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making the box sides as rigid as possible, and by slightly reducing the interior
ciimensions. These precautions should always be made in standardized
^^vork, and provision made for the
taper of core prints in the boxes,
t:o avoid rubbing the taper on the
oores. Another reason why cores


Fig. 33-—The Ratchet Core in fig. 16

Fig. 34.—End Core without Ratchet in fig. 16
A, Line of joint in core.

should be made slightly below size is that, when dried, they are so hard

a.nd rigid that they retard the

shrinkage of the casting, so that

the  interior  either comes out

too   large,   or  in   some   cases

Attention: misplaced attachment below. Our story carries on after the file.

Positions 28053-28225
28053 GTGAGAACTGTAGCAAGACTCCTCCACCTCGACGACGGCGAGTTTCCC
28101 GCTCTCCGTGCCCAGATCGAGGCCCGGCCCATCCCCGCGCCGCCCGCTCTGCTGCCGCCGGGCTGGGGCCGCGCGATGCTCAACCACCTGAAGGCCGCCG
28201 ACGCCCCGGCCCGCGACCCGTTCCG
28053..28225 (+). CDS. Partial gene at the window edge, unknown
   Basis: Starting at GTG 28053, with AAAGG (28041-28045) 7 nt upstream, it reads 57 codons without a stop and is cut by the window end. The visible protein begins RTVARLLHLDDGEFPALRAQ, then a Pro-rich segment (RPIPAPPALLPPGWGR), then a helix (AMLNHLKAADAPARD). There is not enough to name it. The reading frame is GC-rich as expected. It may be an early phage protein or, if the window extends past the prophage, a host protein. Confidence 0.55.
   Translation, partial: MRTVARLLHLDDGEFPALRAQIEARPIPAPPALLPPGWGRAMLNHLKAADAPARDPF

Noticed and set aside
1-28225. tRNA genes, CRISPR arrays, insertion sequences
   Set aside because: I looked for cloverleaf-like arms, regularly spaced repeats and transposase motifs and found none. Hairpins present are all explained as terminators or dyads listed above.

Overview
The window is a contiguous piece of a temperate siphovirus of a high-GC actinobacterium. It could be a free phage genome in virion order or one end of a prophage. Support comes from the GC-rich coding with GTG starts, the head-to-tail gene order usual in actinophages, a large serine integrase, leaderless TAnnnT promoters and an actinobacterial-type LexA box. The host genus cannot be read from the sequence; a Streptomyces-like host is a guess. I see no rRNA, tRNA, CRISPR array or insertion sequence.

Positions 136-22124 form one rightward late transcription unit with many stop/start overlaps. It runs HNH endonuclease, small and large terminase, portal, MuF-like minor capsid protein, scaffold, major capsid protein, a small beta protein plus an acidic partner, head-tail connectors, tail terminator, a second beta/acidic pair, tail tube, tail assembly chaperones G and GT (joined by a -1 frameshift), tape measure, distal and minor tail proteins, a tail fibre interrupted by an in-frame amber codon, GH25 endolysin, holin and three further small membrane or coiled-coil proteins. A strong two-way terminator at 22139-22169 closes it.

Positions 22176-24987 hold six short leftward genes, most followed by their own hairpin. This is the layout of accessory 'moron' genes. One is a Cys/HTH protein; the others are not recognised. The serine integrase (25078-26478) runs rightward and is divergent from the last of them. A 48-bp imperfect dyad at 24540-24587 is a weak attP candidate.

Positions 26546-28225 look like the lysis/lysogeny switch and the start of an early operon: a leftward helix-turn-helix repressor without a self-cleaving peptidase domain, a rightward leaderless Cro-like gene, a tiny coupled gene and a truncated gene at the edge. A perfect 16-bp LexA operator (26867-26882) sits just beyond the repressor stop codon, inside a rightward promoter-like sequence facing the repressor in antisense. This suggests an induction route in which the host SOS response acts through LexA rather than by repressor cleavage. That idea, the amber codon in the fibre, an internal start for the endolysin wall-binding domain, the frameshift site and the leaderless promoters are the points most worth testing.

fracture occurs unless the core

is  loosened while the casting

is cooling.

Details of Core Formation.
—Generally this work is done
by the core makers, a class of
men apart from the moulders.
But this is merely a matter of
economy, a useful division of
tasks, since moulders can pre-
pare their own cores, and do so
frequently in the small shops.
Referring first to those cores
•which are rammed in boxes,
the work is substantially that
of dried sand moulds, with the
difference before noted, the
employment of an interior sup-
porting Skeleton, the "grid",                    Fig.35__ Core Box for Bevel Wheel

in  place of an exterior flask.

The first thing, therefore, which has to be decided is the form and dimen-
sions of the grid.    This both carries the load of sand, and affords the